Fast facts: 

  • As of right now (2021), the cost of booking a trip to space in the near future is approximately $250,000.
  • The immediate cost of a trip to space (via something like SpaceX) in the next 2-3 years is in the tens of millions per passenger.
  • In the medium-future, the cost of individual tickets into space will drastically fall in price.
  • Based on estimations, it is likely that the cost of space tourism tickets will be around $10,000 – $25,000 within the next twenty years.

How much will it cost for a private citizen to travel to space?

Since the Champion Traveler research team is heavily focused on private travel (as opposed to how much it costs astronauts to fly to space), all data used in this article will be based on the idea of privatized space tourism. This industry is expected to hit a major milestone in the 2020s, and it is likely that space tourism will become not only more common but more affordable within the next twenty to fifty years.

As of right now, based on early estimations from several major private space exploration companies (SpaceX, Blue Origin, and Virgin Galactic), the first privatized space travel will cost adventurous travelers somewhere around $250,000 for a short trip into Earth’s orbit. This quarter of a million dollar price tag for private space tourism will likely include somewhere between a few hours and a few days orbiting the Earth.

This type of space travel will remain expensive for several years, but as all things improve and become more efficient within the process, the cost will very likely start to decrease within a matter of years. There is likely a heavier price tag on the first couple of trips simply because of the historic nature of them. As market demand balances out and more space tourism is available, it seems likely the cost of a ticket for a short adventure into space will be somewhere around $10,000 to $25,000 depending on the length of the trip and the number of passengers included on each flight.

When will space travel become more affordable?

As of right now (2021), space travel is more likely a pipe dream for many than a realistic vacation. A quarter of a million dollars for one trip into outer space is likely not something many people will be able to afford in the short term. But as costs drop and space tourism becomes more efficient (and likely sees more competition), ticket prices for space travel will fall back down to Earth.

As for how long this will take, within 20 years (by about the year 2040), space travel should see a gradual decrease in price to somewhere in the $10,000 – $25,000 range (in 2021 dollars) where it will likely flat line for a while based on current cost estimations of scale, fuel costs, production costs, and regulation.

It is possible that we will see privatized space tourism drop down to somewhere in the $5,000 – $10,000 range as well if more competition enters the market if demand stays high.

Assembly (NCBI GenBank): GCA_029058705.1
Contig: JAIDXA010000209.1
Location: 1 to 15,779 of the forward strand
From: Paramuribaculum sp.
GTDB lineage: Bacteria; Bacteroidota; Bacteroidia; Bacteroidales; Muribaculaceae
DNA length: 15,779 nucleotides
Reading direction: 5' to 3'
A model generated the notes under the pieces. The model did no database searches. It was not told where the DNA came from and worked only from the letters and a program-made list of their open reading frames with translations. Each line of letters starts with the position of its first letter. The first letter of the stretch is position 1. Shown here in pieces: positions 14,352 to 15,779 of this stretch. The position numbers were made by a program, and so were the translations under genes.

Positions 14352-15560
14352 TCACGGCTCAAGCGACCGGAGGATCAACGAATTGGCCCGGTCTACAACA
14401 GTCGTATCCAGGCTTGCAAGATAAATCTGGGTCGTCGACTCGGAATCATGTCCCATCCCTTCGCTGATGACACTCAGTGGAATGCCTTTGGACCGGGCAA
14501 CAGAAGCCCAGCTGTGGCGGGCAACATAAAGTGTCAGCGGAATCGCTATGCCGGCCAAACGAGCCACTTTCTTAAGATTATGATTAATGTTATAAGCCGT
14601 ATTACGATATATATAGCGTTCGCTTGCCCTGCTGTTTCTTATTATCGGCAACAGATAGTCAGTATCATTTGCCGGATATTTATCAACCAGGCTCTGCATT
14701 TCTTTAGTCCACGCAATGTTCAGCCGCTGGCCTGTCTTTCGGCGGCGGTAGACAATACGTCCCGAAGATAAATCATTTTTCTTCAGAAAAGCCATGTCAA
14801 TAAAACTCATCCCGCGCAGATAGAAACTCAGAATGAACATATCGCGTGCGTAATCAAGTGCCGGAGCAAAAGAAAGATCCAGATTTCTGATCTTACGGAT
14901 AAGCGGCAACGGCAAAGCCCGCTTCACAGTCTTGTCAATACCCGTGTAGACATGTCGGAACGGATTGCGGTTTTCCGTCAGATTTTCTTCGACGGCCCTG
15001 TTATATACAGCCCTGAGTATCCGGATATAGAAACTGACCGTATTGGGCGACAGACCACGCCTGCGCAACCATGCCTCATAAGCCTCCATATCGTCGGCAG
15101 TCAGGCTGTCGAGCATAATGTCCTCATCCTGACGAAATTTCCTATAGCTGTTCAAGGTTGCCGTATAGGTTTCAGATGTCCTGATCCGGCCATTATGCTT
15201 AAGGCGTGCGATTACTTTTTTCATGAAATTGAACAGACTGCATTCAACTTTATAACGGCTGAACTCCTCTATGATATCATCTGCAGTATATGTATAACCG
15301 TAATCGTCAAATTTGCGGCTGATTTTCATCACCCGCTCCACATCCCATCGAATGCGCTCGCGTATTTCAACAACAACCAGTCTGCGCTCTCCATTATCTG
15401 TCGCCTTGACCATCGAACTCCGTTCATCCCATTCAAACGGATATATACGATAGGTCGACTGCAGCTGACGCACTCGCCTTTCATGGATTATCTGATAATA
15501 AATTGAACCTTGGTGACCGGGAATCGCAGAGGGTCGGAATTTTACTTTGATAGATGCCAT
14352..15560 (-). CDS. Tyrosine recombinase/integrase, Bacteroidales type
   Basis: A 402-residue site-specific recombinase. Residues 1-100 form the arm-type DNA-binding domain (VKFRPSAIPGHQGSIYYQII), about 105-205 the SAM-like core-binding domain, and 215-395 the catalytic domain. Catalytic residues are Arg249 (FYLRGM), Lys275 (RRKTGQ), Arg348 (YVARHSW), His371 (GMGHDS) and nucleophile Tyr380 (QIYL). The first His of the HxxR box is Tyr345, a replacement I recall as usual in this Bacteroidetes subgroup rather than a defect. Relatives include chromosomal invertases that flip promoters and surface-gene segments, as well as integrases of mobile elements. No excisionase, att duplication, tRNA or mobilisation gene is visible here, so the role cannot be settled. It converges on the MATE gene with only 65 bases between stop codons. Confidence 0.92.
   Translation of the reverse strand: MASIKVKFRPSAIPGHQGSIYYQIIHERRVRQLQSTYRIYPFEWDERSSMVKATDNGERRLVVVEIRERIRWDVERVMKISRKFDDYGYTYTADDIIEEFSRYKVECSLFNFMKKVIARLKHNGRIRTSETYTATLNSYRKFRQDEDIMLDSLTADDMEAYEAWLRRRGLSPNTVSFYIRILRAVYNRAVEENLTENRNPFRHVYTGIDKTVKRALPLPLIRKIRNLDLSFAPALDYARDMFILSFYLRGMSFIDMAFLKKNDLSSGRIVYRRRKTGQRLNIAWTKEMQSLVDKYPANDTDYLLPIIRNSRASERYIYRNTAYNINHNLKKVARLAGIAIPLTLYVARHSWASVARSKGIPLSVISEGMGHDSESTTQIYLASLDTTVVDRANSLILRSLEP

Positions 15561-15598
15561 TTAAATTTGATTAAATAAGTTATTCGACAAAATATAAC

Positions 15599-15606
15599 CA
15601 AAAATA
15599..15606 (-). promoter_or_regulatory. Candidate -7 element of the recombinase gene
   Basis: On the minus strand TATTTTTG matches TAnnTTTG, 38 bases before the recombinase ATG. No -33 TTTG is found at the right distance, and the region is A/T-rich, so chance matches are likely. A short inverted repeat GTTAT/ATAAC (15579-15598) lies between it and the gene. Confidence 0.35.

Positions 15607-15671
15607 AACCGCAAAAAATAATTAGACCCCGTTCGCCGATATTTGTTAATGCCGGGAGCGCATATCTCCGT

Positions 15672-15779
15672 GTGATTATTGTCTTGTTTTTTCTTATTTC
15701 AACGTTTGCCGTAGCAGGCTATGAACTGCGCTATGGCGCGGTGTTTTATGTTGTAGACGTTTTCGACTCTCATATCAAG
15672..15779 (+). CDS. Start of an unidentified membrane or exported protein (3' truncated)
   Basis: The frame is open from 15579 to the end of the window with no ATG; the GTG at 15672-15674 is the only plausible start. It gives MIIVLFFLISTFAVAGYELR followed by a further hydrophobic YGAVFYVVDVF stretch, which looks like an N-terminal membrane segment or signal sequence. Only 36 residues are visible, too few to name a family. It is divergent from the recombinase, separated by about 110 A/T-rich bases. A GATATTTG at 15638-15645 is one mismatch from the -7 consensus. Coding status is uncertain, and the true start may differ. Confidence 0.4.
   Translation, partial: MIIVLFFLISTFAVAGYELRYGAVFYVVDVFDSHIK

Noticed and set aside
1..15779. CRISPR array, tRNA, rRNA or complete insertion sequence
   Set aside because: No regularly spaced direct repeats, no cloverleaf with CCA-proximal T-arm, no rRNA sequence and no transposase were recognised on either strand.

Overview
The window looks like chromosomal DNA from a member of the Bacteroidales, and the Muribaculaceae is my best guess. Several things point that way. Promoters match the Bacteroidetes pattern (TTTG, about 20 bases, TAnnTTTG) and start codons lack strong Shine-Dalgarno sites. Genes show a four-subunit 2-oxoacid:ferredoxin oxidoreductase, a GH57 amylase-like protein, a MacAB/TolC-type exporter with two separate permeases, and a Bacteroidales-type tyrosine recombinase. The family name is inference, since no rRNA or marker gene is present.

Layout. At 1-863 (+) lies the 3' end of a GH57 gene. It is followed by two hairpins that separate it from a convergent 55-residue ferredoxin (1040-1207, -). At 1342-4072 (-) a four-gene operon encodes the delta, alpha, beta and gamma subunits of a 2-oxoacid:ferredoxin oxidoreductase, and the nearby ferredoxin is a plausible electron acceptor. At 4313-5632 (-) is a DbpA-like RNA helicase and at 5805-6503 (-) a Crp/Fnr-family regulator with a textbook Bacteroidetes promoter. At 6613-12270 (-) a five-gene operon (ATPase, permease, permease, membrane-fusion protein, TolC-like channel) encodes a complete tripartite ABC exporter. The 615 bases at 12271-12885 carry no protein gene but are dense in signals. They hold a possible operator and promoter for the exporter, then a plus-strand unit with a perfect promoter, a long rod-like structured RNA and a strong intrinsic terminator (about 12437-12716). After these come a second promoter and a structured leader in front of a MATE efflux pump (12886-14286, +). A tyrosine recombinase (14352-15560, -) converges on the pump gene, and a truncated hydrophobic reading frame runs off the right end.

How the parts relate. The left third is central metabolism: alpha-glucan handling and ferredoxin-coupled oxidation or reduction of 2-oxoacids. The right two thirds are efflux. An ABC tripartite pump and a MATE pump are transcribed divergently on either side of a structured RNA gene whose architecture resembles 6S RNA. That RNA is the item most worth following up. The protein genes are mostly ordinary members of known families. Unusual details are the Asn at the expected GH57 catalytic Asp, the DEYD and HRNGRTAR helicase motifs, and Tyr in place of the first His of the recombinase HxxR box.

Will space travel ever be cheaper than air travel?

The problem with comparing space travel to the current price of air travel is that the current market for air travel remains in high demand for both tourism and business purposes.

In the medium term, the only purpose that space travel as tourism will serve is for quick trips into space and back. There won’t be necessarily, at least in the foreseeable future, a spike in travel demand for business purposes and thus the overall market demand for space tourism will remain relatively small.

Because of this, it is very unlikely that we will ever see space tourism anywhere near comparable flights for something like a transatlantic flight to Europe from the United states for $500-700.

When will space travel be available to more people?

Based on current development of spaceships capable of carrying a larger number of private citizens, we expect that by the 2030s it will be possible to book a ticket via one of the current major space exploration brands (SpaceX, Blue Origin), and that we also will likely see between two and five new companies enter the market in that time.

With a growing number of companies producing spacecraft capable of allowing for space tourism, there will likely be hundreds of available seats in a given year within the next decade, and thousands of available seats a year after that.

Is space tourism safe?

This is something nobody has enough of a firm grasp on to say definitively one way or the other just yet, but it seems fair to assume given how long it has taken to commercialized space travel, that the early flights will take every precaution possible.

It’s fully reasonable to expect that over the course of space tourism expansion there will be accidents and likely death, but at the same time, the same can still be said about traditional air travel. While statistically considered extremely safe, there will always be a minimal amount of risk associated with any type of travel.

What companies offer private space travel?

There are many now-defunct companies who have tried to establish footing in space tourism, but as of now there seem to be three main companies we will be watching closely when it comes to offering one of the grandest possible adventures for private citizens:

  • SpaceX – Led by Elon Musk, this company seems the most likely to begin ramping up space tourism within the next two decades. They have a planned launch for their first space tourists in the coming two years.
  • Virgin Galactic – Led by Richard Branson, this company has been around the longest (of the surviving companies), but has yet to launch their first commercial space tourists into space.
  • Blue Origin – Led by Jeff Bezos, Blue Origin has focused mostly on commercial space travel, but has also discussed expanding their efforts into personal space travel in the near future.